Emil Skandul is a writer and founder of digital innovation firm Capitol Foundry. He is working on a book about tech hubs.

Source: Can Miami Survive Tech Recession and Stock Market Crash, Become Next Silicon Valley

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A New Idea To Reduce Wealth Inequality: Tax Capital Gains At Death At A Higher Rate Than During Life

Senate Finance Committee Chair Ron Wyden (D-OR) have proposed different ways to tax unrealized capital gains every year. Their shared goal is understandable, with trillions of dollars escaping income tax under current law. But each plan raises serious administrative and legal problems. My colleague, Rob McClelland, and I suggest a simpler, more effective approach: Tax unrealized gains of the wealthy at death at a higher rate than if assets are sold or given as gifts during life.

An unrealized gain is the increase in the value of an asset, like stock, which has not yet been sold. Taxing these gains is important because unrealized gains now account for more than half of the staggering amount of wealth of the very richest Americans, those with at least $100 million of net worth.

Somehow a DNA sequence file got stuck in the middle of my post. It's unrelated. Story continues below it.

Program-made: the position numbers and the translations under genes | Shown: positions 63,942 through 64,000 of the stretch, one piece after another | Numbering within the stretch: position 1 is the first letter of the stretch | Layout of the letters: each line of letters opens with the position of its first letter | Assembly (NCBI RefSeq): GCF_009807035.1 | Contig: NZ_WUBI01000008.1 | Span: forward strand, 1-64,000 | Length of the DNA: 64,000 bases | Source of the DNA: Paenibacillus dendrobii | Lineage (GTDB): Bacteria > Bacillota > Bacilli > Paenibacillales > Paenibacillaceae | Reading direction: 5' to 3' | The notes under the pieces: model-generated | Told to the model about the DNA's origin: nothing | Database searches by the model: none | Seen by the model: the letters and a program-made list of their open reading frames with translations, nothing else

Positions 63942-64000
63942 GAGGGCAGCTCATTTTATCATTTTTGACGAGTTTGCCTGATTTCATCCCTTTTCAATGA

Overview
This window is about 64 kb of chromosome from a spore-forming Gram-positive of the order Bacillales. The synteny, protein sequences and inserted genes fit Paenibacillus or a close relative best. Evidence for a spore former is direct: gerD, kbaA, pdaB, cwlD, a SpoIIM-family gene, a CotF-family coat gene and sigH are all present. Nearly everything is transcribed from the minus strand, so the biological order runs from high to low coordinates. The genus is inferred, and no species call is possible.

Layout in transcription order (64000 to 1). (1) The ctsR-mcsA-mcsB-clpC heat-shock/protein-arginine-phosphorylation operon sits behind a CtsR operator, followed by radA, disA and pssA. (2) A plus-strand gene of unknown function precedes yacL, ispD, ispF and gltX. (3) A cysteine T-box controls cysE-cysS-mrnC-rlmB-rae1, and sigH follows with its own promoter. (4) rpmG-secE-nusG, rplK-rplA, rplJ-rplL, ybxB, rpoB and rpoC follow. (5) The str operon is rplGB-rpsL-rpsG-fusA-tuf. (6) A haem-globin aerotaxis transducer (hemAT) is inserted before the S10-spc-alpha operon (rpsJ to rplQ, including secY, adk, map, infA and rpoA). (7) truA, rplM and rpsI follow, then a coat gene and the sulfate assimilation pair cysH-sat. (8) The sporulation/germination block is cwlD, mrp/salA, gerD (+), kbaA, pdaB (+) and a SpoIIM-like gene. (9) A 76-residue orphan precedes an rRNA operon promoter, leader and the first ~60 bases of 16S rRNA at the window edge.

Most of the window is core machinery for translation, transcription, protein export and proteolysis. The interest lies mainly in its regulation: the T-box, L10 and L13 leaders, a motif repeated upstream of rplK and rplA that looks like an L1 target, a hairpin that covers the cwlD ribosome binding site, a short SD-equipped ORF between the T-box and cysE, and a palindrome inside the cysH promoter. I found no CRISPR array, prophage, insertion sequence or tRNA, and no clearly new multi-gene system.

Current law encourages the wealthy to hold their assets until death, when those gains escape income tax permanently. This happens for two reasons. First, current law does not treat a bequest as a sale so no income tax is due at death. And, second, heirs are allowed a “stepped-up basis” where they never pay tax on any increase in the value of property during a decedent’s lifetime.

The results: Government loses a massive amount of revenue, wealth inequality is perpetuated through generations, and investors are encouraged to retain (or “lock-in”) poorly balanced, and less productive, portfolios. More than fifty years ago, two leading tax experts described the failure to tax gains of property transferred at death as “the most serious defect in our federal tax system.”